Nuit Blanche is going to go on, strong and healthy: Interview with Julian Sleath (J.L.) Programming Manager of Scotiabank Nuit Blanche
With Scotiabank Nuit Blanche just around the corner, Artoronto.ca contributor Seowon Bang (S.B.) and the programming manager of special events at the City, Julian Sleath, engage in a conversation about Nuit Blanche and the past, present, and future of the city’s most prolific one-night art crawl.
Usman Haque and Natalie Jeremijenko, Flightpath Toronto, 2011. Photo: Mauricio Contreras-Paredes
S. B: In the past, there has always been the debate of the spectacular and the populist vs. the critical and the “high art” when it came to Nuit Blanche – I’m sure this is old news to you. Nuit Blanche is meant to be a spectacle, not a mum art in a white box. Do you agree?
J. S: The original mandate for Nuit Blanche in Paris was to transform the city, to put the unfamiliar in a familiar setting. We strategically work with curators and artists in places that are usually not expected to show art in—we try to look at public spaces differently. It’s interesting you mention the “white box.” Many institutions are involved to provide a full range of experiences, to provide many ways of enjoying contemporary visual art. It’s about the journey into the “white boxes.” Instead of dragging people to see the art or vice versa, we’re bringing the two together. There’s something incredible about the energy out of something that’s only there for 12 hours, like iconic pop concerts. Everyone can participate; Nuit Blanche breaks down the barriers in terms of whether you can afford to enjoy art, or how much you know about art.
S.B: How do you respond to criticisms that Nuit Blanche has turned into an all-night booze party? There must also be security concerns, including crowd control, navigation, etc. Have there been incidents? How would you reassure visitors?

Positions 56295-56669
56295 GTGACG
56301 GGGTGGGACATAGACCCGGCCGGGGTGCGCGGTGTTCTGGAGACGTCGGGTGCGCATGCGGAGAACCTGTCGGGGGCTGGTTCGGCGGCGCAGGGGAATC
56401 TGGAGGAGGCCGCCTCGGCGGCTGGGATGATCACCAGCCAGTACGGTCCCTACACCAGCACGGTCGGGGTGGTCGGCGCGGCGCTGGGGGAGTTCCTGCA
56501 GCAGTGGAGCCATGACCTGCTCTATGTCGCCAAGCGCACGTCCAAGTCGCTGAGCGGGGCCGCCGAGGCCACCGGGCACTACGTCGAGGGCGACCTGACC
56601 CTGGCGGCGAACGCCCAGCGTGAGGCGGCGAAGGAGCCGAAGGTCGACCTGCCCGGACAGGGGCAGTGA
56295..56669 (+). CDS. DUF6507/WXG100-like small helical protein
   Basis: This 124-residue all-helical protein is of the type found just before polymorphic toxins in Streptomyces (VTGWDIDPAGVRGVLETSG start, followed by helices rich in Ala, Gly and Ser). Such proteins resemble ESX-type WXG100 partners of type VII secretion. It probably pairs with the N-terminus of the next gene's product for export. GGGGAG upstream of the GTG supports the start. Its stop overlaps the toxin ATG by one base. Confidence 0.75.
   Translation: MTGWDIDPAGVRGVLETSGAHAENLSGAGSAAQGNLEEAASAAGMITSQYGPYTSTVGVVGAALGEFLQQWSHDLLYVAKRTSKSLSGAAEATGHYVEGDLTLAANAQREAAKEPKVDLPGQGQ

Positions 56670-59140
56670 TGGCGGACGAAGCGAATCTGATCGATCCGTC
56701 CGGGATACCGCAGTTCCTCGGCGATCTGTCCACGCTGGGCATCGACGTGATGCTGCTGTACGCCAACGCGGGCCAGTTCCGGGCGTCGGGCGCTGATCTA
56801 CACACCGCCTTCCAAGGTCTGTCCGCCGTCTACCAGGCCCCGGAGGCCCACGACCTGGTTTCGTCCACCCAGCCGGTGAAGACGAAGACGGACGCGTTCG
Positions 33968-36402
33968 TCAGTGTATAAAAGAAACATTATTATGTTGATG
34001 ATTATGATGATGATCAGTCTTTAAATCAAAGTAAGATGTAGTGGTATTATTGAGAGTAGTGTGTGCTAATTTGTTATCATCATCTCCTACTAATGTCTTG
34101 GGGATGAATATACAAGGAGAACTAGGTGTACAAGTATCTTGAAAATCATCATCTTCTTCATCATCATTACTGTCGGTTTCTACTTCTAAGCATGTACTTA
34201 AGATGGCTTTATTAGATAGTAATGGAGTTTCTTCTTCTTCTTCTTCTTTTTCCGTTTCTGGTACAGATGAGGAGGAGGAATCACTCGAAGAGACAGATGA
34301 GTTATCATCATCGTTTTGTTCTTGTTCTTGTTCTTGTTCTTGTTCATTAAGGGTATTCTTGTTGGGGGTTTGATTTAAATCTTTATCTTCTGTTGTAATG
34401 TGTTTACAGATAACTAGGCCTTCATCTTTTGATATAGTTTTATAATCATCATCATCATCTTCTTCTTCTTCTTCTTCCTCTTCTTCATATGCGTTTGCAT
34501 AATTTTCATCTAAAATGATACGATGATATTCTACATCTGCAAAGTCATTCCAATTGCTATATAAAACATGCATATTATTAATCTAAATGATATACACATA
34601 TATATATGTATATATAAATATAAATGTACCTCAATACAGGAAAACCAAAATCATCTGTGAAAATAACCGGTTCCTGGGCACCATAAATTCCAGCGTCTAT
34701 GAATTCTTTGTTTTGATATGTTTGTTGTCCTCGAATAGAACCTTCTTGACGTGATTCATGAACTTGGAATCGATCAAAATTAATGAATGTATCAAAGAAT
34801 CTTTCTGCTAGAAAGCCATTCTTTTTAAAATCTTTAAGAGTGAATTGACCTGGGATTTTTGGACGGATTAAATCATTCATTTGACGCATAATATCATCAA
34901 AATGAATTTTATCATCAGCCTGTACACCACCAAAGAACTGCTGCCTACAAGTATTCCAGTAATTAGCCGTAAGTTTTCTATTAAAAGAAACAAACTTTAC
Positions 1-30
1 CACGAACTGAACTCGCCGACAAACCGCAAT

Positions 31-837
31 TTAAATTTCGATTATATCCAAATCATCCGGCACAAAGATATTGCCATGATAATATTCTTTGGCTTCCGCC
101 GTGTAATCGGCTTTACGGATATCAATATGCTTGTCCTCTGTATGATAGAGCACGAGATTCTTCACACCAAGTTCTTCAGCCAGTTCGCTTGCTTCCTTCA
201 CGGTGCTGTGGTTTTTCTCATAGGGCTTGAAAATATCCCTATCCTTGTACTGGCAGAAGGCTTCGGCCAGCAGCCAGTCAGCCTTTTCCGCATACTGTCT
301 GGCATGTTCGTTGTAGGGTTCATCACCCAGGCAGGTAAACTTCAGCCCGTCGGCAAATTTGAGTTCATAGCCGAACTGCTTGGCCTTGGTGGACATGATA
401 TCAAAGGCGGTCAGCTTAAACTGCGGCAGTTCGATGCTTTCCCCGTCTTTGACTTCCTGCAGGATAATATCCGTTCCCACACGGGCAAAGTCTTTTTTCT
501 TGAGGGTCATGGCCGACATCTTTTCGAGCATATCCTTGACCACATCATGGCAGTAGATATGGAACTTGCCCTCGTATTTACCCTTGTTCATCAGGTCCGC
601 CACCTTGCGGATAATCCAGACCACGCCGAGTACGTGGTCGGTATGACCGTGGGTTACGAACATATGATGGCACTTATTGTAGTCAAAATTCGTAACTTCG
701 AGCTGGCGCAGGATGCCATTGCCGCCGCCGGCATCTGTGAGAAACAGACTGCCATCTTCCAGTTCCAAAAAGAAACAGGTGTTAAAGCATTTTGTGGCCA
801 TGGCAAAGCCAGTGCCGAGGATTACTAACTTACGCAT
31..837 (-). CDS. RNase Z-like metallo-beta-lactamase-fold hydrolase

JS: There are many things involved in organizing Nuit Blanche—infrastructure, road closures, etc. managed by an experienced team that brings you Canada Day, Doors Open, concerts and many more. In the first year of Nuit Blanche, people didn’t know what to expect. In this city, there is a passionate demand for large pedestrian experience. People want permission to stay out all night! It’s different from European cities. Things are shut down at 2 a.m here.
AES + F, The Feast of Trimalchio, 2011. Photo: Phil Anderson
S.B: In Europe, on the other hand, the nightlife never dies. A bit of night stroll, a sip of wine…
J.S: Exactly. Inevitably, people in Toronto end up focusing not always 100% on contemporary art during Nuit Blanche. However, I hope some of them are pleasantly surprised. Who knows, they might stumble into a gallery one day and say, ‘Hey, I saw this artist’s work in Nuit Blanche the other night!’
SB: Nuit Blanche is like an extended opening night crawl, in a way. People rarely come to openings to see art.
J.S: Or like any other big cultural events, sporting events, or concerts, for which there is always a concern for crowd control and public safety. But these are not as heavily scrutinized as Nuit Blanche. Nuit Blanche is a big event that draws big crowds, and our team does everything to ensure it runs smoothly.
Nuit Blanche, of course, does not condone reckless drinking. Our efforts are always on the visual art. Some people are now starting their night at 3 a.m, after the ruckus is over and things quiet down. There’s definitely an arc in the audience concentration. So this is an alternative if you want to experience the art but don’t want the big crowds and noises. Try to steer clear of the entertainment district, as well. There are also family-friendly Nuit neighbourhoods, like Artscape Wychwood Barns, Distillery District, Parkdale Village BIA and Queen West BIA.
SB: Artworks are sprawled across the city, and Toronto has distinct pockets of neighbourhoods with different vibes. Miriam Arbus of artoronto.ca had a suggestion of maybe providing a better way of navigating people through the city. How would you respond to this?
J.S: We have various tools like event guides, maps, and even apps to help people navigate through Nuit Blanche. On the Plan Ahead section of our website, we give you tips like how to get around the city, where to eat, and many more. They’re all available for you—people just have to invest more time when they are planning to go to Nuit Blanche. The tools are there.